Savage designed the building that contains the nursery’s offices and gift shop. The gift shop is mainly stocked with garden and home goods that are made locally and have a natural element to them.
Nordnes, the gift shop merchandiser, has been working at the nursery since 2006 and is skilled at finding an interesting assortment of items to add to the inventory.
“We try to carry unique things from local artists,” Nordnes says.
Rain chains, fountains, unique lighting, zinc plant markers, wooden furniture, a small selection of gardening tools, succulents, air plants, baskets and art are just a sample of treasures you can find there. Colorful bamboo bowls and house plants are some of the gift shop’s newest additions. It’s a fun place to shop regardless of whether you are buying plants. During the nursery’s annual Holiday Open House, the gift shop is adorned with decorations, holiday lights and a festive Christmas tree.
The nursery’s friendly, knowledgeable sales team is readily available to greet customers, offer design advice and help them choose plants.
“At the nursery, we help with do-it-yourselfers. For someone who doesn’t want a complete design and install, if they just come in, we give them ideas,” Hamley says. Customers are also encouraged to bring in photos of the area in question to get advice on appropriate plants for their space.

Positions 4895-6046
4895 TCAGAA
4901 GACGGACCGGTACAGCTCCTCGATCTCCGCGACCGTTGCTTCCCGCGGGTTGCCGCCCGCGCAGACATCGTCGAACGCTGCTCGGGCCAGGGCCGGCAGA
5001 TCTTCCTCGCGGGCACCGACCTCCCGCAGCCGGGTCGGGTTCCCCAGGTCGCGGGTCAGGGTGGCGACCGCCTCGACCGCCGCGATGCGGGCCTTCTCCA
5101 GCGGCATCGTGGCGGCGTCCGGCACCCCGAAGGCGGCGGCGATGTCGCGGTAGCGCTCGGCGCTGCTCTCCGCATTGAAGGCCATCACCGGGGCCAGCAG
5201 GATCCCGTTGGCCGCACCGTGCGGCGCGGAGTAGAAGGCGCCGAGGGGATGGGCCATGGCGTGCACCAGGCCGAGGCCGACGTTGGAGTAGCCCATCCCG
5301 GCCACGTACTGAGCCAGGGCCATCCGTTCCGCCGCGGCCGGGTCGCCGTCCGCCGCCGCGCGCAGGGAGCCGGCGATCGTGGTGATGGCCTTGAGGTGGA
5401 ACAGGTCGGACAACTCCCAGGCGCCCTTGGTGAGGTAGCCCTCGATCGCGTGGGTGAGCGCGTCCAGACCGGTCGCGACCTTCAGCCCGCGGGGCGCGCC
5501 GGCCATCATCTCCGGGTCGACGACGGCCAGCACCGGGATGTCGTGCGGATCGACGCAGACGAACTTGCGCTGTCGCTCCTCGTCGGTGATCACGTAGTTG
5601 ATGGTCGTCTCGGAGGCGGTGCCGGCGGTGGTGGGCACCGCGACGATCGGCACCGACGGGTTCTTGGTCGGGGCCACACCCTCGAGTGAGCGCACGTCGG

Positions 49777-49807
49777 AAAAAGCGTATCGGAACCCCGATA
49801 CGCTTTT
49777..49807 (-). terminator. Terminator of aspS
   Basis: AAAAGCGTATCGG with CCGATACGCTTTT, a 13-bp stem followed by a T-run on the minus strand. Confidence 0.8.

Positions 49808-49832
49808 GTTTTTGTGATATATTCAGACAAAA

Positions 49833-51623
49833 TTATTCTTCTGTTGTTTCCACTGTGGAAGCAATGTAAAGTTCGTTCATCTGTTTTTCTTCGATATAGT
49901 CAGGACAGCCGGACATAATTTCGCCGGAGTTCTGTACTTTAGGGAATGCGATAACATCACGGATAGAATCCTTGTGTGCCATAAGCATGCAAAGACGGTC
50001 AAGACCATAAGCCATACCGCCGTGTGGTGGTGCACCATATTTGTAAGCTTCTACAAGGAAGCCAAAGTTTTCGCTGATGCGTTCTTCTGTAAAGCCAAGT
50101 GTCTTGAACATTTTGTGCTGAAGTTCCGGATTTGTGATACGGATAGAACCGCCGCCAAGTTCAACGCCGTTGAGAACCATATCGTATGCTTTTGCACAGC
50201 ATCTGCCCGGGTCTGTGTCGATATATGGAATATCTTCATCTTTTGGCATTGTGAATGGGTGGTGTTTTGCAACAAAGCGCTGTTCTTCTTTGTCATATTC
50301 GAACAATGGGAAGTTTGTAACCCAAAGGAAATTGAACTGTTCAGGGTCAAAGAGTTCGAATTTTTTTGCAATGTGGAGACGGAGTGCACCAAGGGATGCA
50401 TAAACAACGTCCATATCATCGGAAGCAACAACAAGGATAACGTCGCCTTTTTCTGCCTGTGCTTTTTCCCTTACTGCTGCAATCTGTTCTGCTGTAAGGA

“We would rather people get the right plant for the right place, rather than try to push whatever on them,” Hollie Savage says.
It’s not surprising that many of their customers have been coming to the nursery since it opened. “We get people who just want to wander,” she says. “We love people to come and have a nice experience, relax and wander the paths, and shop. We’re not always about the sales.”
Customers are welcome to amble through the plant areas, take time to enjoy the art and gardens, visit the gallery and gift shop and bring a lunch to eat at one of the outdoor tables. Many people who stop by have just gotten off the ferry and are wanting to relax.
“We feel that we provide a bit of sanctuary from the hectic world,” Hamley says.
The nursery is open year-round from 9 a.m. to 5 p.m., Tuesday through Sunday, except for Christmas Day, New Year’s Day and the week before Christmas. There are special sales events a few times each year, when customers can get deals on a wide range of plants. Visit the nursery’s Facebook and Instagram pages for photos of plants in stock and information on the nursery’s special events and winter hours.